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  • Facing Modernity:Japanese Women and Hygienic Facial Culture (Biganjutsu) in the Early Twentieth Century
  • Jennifer Evans (bio)

This article aims to capture a discrete historical moment—the emergence of "hygienic facial culture" or eisei biganjutsu (hereafter referred to as biganjutsu, the art or technique of the beautiful face)—in early modern Japan.1 Hygienic facial culture was an important feature of middle- and upper-class Japanese women's lives from 1905 to the late 1920s, and it was both a professional career option for the upwardly mobile and a form of cosmopolitan leisure for the wealthy. Originally denoting a method of facial massage performed with electrovibratory machines, the term biganjutsu eventually came to include cosmetic surgery, care of the hair, nails, and other extensions of the skin, as well as makeup application and fashion advice. Imported from the United States and practiced throughout Europe, hygienic facial culture marks Japan's early participation in an international beauty dialogue whose boundaries were set by the physiological discourse of modern biomedicine.2 The present exploration of biganjutsu contributes to the larger history of early twentieth-century Japan by providing critical insight into how middle and upper-class women shaped and were shaped by changing beauty practices in a rapidly transforming society.

An understanding of biganjutsu is particularly useful for exploring the connections between women and consumption in modern Japan. In the early twentieth century, the media sensationalized biganjutsu —presenting it both as ultra-modern and questionably [End Page 3] extravagant—while simultaneously proliferating advertisements for beauty schools and facial products to a wide audience. In this way, biganjutsu played heavily into the conflicting media constructions of female identity in early twentieth-century Japan described by Barbara Sato in The New Japanese Woman (2003) and expanded on in Sarah Frederick's (2006) analysis of the production and consumption of women's magazines in the interwar period. Shifting cosmetic practices not only provided women with new products and techniques to consume but also avenues for professionalization. As recent academic studies further our knowledge of the careers available to Japanese women in the burgeoning consumer culture of the first decades of the twentieth century—from shop girls to elevator girls to dance hall girls (Freedman et al. 2013)—and the urban landscape in which they operated (Tamari 2018), it is important to define the phenomenon of hygienic facial culture because it comprises another largely unexplored facet of working life for Japanese women.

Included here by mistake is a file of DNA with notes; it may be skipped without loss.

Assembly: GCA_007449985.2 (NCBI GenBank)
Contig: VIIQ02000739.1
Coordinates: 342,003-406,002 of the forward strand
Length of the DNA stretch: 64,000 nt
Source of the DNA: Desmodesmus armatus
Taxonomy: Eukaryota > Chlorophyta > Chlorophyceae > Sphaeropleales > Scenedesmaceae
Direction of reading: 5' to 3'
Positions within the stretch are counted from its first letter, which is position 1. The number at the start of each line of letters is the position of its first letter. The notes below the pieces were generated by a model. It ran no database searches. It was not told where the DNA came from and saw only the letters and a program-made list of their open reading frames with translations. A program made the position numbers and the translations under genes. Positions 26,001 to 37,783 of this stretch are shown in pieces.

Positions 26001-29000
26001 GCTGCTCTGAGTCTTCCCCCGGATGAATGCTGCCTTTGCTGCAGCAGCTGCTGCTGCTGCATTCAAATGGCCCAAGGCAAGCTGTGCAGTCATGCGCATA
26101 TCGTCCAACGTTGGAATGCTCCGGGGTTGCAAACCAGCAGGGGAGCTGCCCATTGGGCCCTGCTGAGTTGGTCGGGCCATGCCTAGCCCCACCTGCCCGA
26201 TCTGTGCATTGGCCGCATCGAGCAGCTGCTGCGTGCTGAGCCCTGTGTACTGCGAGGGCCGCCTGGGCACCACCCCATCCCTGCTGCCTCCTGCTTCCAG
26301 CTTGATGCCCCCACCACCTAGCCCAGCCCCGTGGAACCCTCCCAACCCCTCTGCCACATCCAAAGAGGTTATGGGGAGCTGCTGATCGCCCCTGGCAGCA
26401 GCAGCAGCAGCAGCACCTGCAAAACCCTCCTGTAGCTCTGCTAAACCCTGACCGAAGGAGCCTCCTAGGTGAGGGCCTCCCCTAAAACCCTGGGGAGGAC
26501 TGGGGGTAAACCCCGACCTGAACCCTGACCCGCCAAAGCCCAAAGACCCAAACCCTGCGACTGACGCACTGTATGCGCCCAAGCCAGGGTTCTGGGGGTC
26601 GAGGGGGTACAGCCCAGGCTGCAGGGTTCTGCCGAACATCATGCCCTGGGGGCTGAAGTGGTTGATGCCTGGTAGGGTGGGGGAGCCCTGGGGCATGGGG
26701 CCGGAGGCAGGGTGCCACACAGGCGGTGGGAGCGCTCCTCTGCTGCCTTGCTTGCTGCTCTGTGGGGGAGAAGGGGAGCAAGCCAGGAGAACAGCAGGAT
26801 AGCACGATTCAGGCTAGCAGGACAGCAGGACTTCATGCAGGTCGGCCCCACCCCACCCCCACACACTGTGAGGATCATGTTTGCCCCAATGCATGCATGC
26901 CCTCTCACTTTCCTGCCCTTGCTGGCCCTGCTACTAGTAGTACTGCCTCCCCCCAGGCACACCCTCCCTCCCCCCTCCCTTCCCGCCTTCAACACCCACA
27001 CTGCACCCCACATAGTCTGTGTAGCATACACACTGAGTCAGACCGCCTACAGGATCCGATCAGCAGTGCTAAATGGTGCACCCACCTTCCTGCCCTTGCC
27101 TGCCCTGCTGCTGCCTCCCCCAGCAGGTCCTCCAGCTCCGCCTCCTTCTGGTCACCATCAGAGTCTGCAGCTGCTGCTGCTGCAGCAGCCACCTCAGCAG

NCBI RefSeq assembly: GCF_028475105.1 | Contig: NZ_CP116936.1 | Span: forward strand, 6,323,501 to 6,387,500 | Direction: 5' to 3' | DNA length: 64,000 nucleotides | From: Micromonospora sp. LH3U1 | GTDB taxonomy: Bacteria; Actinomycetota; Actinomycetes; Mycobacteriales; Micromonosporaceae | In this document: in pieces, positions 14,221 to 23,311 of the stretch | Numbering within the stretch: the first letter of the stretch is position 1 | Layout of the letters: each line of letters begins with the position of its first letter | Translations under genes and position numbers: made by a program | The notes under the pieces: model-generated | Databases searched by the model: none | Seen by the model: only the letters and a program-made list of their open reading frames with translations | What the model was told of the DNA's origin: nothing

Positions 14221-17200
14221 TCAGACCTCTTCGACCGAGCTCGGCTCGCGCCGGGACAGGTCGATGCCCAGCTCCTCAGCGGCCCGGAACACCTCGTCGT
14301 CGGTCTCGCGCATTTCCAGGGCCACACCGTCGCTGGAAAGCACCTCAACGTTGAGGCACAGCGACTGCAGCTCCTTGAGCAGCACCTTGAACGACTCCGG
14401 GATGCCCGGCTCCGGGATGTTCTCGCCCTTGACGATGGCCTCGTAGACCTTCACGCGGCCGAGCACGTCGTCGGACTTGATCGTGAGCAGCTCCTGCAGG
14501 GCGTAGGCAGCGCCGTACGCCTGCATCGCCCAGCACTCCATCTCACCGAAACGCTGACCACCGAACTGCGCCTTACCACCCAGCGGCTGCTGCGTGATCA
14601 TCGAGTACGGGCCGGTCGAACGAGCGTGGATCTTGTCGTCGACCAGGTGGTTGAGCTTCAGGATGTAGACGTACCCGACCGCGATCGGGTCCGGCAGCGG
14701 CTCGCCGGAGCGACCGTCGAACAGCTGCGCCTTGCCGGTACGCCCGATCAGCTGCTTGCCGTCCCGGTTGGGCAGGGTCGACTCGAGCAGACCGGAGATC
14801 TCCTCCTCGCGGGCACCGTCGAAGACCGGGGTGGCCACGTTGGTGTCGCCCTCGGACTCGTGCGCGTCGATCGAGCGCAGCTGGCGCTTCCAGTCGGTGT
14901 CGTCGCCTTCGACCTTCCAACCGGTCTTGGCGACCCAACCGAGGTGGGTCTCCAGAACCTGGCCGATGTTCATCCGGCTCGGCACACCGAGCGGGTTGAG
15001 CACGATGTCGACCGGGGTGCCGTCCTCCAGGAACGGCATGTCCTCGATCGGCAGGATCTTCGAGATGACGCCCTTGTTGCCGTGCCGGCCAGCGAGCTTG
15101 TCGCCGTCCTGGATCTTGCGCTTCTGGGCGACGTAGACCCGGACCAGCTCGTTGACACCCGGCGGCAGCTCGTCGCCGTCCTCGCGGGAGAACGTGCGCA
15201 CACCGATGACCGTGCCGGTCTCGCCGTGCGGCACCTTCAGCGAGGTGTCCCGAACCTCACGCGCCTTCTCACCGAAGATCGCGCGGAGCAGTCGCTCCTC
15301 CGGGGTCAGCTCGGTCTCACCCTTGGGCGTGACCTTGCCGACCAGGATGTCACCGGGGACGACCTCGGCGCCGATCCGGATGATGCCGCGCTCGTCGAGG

Hygienic facial culture is also important for what it can tell us about the complex relationship between women and beauty. Within facial parlors, Japanese women did not just encounter Western products and practices, they redefined their relationship with their own skin. Biganjutsu was enmeshed in a national hygienic campaign to rationalize women's lives by promoting a new standard of beauty that emphasized health instead of whiteness (Yoshimi and Hidenori 2012, 179). Biganjutsu both set a new standard for Japanese beauty that remains widespread today and functioned as the precursor to the massive Japan esute (aesthetics) industry (described in Miller 2006). Indeed, many of the earliest hygienic facial parlors continue to hold an esteemed place in the urban Japanese beauty scene, and facial massage remains a popular aesthetic technique.3

Although beauty practices are sometimes dismissed as inconsequential to the larger scheme of history, they are an essential aspect of the everyday lives of most women, and understanding how they change over time offers us unique insight into the transformation of what Mikiko Ashikari (2003, 4) termed "the public representation of ideal womanhood." In the early twentieth century, beauty parlors were an important site for disseminating new conceptions of beauty and enforcing gender roles as part of a larger modernizing process. Indeed, Harry Harootunian (2000, 17) notes that for Japanese women, "Western clothing, cosmetics, and the beauty salon" were essential markers of modernity. The technique of hygienic facial massage played a key role in promoting a transnational beauty ideal through the consumption of Western techniques and goods. Just as the dancehalls of the 1920s and 1930s provide a useful space for "reflecting on the movements of people, products, practices, and ideas under the conditions of colonial modernity" (Mackie 2013, 69), so too is the...


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